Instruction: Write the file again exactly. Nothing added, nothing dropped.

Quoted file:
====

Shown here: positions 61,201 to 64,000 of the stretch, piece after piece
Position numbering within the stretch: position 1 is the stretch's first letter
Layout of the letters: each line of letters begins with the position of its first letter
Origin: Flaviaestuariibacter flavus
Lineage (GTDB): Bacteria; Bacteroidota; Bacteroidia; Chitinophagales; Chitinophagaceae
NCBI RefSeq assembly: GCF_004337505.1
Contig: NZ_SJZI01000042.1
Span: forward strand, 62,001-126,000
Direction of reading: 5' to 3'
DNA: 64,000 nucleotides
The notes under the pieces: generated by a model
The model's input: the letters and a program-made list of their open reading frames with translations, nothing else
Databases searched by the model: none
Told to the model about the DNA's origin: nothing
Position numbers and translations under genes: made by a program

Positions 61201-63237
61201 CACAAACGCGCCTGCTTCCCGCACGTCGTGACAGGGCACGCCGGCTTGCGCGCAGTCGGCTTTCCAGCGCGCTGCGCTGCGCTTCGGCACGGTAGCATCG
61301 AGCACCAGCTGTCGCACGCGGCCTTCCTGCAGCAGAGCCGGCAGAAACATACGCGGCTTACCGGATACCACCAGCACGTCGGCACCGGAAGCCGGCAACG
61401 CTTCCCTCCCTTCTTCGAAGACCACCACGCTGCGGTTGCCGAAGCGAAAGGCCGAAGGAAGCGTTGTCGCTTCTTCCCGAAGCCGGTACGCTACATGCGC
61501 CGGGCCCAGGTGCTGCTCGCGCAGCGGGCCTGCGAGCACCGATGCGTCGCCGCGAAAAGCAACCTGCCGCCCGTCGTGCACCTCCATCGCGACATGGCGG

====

Shown here: positions 61,201 to 64,000 of the stretch, piece after piece
Position numbering within the stretch: position 1 is the stretch's first letter
Layout of the letters: each line of letters begins with the position of its first letter
Origin: Flaviaestuariibacter flavus
Lineage (GTDB): Bacteria; Bacteroidota; Bacteroidia; Chitinophagales; Chitinophagaceae
NCBI RefSeq assembly: GCF_004337505.1
Contig: NZ_SJZI01000042.1
Span: forward strand, 62,001-126,000
Direction of reading: 5' to 3'
DNA: 64,000 nucleotides
The notes under the pieces: generated by a model
The model's input: the letters and a program-made list of their open reading frames with translations, nothing else
Databases searched by the model: none
Told to the model about the DNA's origin: nothing
Position numbers and translations under genes: made by a program

Positions 61201-63237
61201 CACAAACGCGCCTGCTTCCCGCACGTCGTGACAGGGCACGCCGGCTTGCGCGCAGTCGGCTTTCCAGCGCGCTGCGCTGCGCTTCGGCACGGTAGCATCG
61301 AGCACCAGCTGTCGCACGCGGCCTTCCTGCAGCAGAGCCGGCAGAAACATACGCGGCTTACCGGATACCACCAGCACGTCGGCACCGGAAGCCGGCAACG
61401 CTTCCCTCCCTTCTTCGAAGACCACCACGCTGCGGTTGCCGAAGCGAAAGGCCGAAGGAAGCGTTGTCGCTTCTTCCCGAAGCCGGTACGCTACATGCGC
61501 CGGGCCCAGGTGCTGCTCGCGCAGCGGGCCTGCGAGCACCGATGCGTCGCCGCGAAAAGCAACCTGCCGCCCGTCGTGCACCTCCATCGCGACATGGCGG